ITER Poloidal Field coil six is ready!

Representatives from F4E, ASIPP, ASG Superconductors standing in front of the PF coil six after having successfully completed all final tests, PF coils factory, Cadarache, France. F4E has financed the PF coils factory where five of the six coils will be produced.

The clock has been ticking from the moment ITER’s sixth Poloidal Field coil (PF) sailed on 22 March from Hefei (China) to arrive in Cadarache (France).  The first of the six magnets that will embrace from top to bottom the super-hot plasma, and manage its shape and stability, was finally heading home.

In June, a delegation headed by Dr. Bernard Bigot, ITER Organization Director-General, welcomed the component on-site marking the start of the final manufacturing tests. The 10-metre magnet, weighing approximately 350 t, was transported to the PF coils factory. In this facility, financed by Europe, F4E and its industrial partners are producing another four of these magnets. Last, but not least, Russia is manufacturing an additional one.

welcoming the sixth Poloidal Field coil on-site
Representatives of F4E, ITER Organization welcoming the sixth Poloidal Field coil on-site, ITER site, Cadarache, June 2020.

Naturally being the first of the PF coils, the team of engineers was both enthusiastic and extremely cautious because the operations ahead had to be carried out for the first time. After inspecting the coil and receiving the go-ahead for the cold tests, they inserted it in the cryostat, an airtight metallic container connected to equipment cooling down the magnet to extremely low temperatures. Each cryogenic test lasts roughly one month and needs to be repeated. The aim is to test how the magnet responds to some of the ITER operational conditions and conduct global leak tests, electrical and high voltage tests.

PF6, the smaller coil
PF6, the smaller coil in the picture, has successfully completed the global leak test after the thermal cycle. PF5, the larger coil, is assembled in the cryostat to get ready for the final cold test. F4E has financed the PF coils factory where five of the six coils will be produced.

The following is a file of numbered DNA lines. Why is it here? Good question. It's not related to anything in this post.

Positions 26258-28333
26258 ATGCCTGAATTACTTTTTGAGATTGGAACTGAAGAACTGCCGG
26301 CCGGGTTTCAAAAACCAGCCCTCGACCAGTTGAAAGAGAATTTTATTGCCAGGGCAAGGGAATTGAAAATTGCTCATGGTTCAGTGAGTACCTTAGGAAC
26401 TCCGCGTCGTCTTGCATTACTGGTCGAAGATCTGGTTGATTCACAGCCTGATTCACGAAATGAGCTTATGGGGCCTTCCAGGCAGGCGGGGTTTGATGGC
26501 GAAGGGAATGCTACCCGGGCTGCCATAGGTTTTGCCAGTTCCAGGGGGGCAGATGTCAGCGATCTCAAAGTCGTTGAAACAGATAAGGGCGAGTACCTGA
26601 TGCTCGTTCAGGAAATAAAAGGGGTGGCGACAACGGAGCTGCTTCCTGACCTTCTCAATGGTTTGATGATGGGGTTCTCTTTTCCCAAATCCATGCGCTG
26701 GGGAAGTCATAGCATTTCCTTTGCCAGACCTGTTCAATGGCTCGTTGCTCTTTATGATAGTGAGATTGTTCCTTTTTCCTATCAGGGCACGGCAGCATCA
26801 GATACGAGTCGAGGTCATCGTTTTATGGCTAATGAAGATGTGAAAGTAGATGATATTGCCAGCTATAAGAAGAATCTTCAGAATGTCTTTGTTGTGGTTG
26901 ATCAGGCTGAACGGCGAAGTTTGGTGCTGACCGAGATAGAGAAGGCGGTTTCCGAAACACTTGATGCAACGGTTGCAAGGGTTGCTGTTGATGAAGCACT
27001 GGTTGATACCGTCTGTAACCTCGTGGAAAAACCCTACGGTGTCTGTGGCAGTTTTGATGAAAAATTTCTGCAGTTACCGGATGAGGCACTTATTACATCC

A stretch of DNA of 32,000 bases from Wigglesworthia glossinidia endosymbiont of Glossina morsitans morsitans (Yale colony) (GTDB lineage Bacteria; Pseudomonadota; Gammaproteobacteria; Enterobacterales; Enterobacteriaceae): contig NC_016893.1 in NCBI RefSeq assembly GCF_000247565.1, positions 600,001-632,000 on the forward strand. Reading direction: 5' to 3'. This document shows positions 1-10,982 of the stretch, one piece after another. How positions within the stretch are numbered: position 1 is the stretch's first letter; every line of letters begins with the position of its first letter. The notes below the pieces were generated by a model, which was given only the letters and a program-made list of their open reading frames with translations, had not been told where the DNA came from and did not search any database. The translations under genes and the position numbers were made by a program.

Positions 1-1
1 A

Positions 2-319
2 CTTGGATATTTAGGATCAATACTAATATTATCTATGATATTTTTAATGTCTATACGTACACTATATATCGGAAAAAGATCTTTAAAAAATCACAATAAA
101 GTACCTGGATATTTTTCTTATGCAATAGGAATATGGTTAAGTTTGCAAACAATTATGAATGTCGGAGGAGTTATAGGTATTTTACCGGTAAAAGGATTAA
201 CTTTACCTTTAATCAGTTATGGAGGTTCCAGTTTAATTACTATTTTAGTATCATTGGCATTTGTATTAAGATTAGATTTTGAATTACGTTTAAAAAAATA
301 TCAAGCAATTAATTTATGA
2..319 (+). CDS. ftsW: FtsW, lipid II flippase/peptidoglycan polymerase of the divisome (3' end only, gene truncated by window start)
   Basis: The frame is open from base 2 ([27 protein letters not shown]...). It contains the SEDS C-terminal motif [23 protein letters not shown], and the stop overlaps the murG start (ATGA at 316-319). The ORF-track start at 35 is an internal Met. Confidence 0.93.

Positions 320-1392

From room temperature, the magnet is cooled down to -188 °C (85K) during 15 days. When at this temperature, engineers perform the necessary tests. Once these are over, they bring the component back to room temperature to carry out the final acceptance tests.  This process is performed twice to make sure the component withstands the low temperature with no technical issues.

Towards the end of November, the European team announced the successful completion of the final tests. They did it! The story of the magnet, resulting from a collaboration agreement signed in 2013 between Europe’s F4E and China’s ASIPP laboratory, had come to end.

Alessandro Bonito-Oliva, F4E Magnets Programme Manager, shares with us the importance of this significant milestone: “First of all, this is a collective achievement of Europe and China working together side by side to manufacture such a magnet. The team in ASIPP carried out the actual production of the coil, in partnership with F4E, and in close collaboration with PF coils team in ITER Organization. For me, the completion of this component has been an enriching experience. I would like to thank all colleagues who have spent a good part of the last four years following up the work in China. Also, the people who have supervised the final steps in Cadarache— a team of extremely dedicated people who made this important achievement possible. Finally, I would like to conclude by thanking Criotec for supplying the cold test equipment and ASG Superconductors for carrying out the cold and final acceptance tests.”

PF 5 undergoing dimensional inspection
PF 5 undergoing dimensional inspection using laser technology. In the back, PF2 assembled inside the impregnation station, ITER Poloidal Field coils factory, Cadarache, November 2020 © EJF Riche/ITER Organization

In case you are wondering where we stand with the remaining European PF coils, there is more good news in the picture. PF 5 is ready to undergo cryotests (nearing the end of manufacturing), PF2 is already impregnated (an advanced stage in the production cycle), and for the biggest coil of all, PF4, measuring 24 m in diameter, the winding process of two of its layers (double pancakes) is already completed.